Chinese iron ore futures plunged more than 8% on Wednesday, pulled down by sluggish spot market while restrictions on steel output across the country dashed prospects of restocking demand.
“The September delivery (of iron ore) remains wide contango,” analysts with SinoSteel Futures wrote in a report, noting that price for the deliverable product Super Special Fine has been recently lowered to 723 yuan ($111.88) per tonne.
The September iron ore contract was traded around 880 yuan a tonne in morning session.
While China has not relaxed steel production curbs as yet, mills are not supported to increase inventories in the short term and that could affect price gain in a far-month contract, SinoSteel Futures added.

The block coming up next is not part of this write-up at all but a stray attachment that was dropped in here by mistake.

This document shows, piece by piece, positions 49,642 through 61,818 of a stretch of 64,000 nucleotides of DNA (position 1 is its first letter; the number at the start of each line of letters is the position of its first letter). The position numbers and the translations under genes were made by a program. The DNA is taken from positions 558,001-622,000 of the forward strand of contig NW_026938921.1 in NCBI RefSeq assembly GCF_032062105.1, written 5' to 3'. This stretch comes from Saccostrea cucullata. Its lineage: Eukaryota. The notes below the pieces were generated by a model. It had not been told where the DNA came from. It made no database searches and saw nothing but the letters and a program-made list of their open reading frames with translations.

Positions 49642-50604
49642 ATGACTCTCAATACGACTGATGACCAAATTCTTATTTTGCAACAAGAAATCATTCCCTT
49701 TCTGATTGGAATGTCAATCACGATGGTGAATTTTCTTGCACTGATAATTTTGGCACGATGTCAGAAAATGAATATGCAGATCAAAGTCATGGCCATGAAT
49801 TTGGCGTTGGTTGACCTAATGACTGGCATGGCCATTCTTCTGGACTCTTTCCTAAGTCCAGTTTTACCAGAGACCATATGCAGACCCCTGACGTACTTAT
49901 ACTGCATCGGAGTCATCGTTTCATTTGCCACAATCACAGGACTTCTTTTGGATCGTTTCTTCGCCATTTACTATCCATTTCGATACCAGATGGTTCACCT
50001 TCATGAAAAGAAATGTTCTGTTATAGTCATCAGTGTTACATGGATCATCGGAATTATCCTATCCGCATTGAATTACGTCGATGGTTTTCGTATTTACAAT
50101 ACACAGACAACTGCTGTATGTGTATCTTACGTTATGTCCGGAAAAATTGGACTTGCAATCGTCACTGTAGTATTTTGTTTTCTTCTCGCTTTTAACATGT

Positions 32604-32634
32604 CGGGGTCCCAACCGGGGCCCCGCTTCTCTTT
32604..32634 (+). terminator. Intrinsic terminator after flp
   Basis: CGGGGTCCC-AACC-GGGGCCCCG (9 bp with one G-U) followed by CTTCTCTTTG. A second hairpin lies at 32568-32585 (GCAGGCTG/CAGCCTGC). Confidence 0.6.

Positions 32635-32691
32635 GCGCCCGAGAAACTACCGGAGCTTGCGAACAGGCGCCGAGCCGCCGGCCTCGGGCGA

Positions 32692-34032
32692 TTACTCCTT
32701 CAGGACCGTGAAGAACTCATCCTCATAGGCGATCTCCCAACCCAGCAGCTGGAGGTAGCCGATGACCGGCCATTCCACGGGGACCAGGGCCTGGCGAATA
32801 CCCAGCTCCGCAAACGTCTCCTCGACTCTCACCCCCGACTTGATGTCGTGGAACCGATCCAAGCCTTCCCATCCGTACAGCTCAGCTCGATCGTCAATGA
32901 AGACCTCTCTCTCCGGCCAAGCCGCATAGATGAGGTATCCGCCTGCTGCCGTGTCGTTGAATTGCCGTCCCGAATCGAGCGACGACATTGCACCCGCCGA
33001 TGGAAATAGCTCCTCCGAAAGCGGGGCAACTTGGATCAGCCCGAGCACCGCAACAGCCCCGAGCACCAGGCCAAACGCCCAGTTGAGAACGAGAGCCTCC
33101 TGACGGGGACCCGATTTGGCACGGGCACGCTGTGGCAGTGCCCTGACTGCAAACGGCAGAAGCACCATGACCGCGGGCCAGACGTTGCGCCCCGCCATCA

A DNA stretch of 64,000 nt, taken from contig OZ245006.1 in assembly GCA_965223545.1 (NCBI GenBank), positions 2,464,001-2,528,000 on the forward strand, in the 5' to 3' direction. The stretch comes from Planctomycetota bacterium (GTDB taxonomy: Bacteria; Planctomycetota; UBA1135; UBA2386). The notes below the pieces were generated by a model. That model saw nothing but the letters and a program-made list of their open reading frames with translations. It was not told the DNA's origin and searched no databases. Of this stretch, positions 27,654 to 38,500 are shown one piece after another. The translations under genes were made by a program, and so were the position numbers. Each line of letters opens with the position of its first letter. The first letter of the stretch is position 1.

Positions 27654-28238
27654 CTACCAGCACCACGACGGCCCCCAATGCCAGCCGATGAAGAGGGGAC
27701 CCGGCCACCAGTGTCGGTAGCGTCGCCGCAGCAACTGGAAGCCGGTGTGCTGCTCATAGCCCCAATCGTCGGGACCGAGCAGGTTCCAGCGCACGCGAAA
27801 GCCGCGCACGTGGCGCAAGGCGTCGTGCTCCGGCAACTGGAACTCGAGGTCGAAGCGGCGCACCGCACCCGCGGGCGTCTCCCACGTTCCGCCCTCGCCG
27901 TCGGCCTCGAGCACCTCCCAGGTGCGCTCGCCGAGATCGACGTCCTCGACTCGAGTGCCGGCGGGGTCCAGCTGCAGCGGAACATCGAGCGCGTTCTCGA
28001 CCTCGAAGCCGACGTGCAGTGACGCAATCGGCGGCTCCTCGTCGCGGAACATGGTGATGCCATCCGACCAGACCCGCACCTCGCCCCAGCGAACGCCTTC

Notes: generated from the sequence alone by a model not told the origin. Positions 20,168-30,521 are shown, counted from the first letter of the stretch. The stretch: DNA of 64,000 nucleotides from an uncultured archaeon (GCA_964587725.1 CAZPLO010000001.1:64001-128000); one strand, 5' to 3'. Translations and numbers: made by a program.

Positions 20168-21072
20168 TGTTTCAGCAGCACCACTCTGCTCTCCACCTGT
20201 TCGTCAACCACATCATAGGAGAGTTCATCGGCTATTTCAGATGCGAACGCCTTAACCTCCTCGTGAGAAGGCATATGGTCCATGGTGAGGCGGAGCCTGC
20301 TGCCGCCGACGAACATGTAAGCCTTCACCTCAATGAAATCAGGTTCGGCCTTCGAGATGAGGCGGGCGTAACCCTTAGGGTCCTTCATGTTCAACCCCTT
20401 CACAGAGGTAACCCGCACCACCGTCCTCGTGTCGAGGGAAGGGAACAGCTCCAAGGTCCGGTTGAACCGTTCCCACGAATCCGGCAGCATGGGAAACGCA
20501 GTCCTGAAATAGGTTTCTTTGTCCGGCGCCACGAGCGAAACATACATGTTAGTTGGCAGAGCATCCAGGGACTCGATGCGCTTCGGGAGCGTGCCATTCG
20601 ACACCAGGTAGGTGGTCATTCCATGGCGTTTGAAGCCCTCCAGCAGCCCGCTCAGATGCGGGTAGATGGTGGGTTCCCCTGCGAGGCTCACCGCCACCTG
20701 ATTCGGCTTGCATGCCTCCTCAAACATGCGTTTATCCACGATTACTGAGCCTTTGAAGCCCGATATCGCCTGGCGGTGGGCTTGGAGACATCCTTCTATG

Benchmark iron ore futures on the Dalian Commodity Exchange , for January delivery, was down 8.1% at 763 yuan ($118.07) per tonne, as of 0255 GMT, the biggest percentage loss since July 30.
The most-traded September Singapore iron ore contract also slumped, down 6.1% to $143 a tonne.
Steel prices on the Shanghai Futures Exchange were also undermined by a drop in raw materials and tepid economic data.
China’s factory activity slipped into contraction in August for the first time in nearly 1-1/2 years as covid-19 containment measures, supply bottlenecks and high raw material prices weighed on output in a blow to the economy.
(With files from Reuters)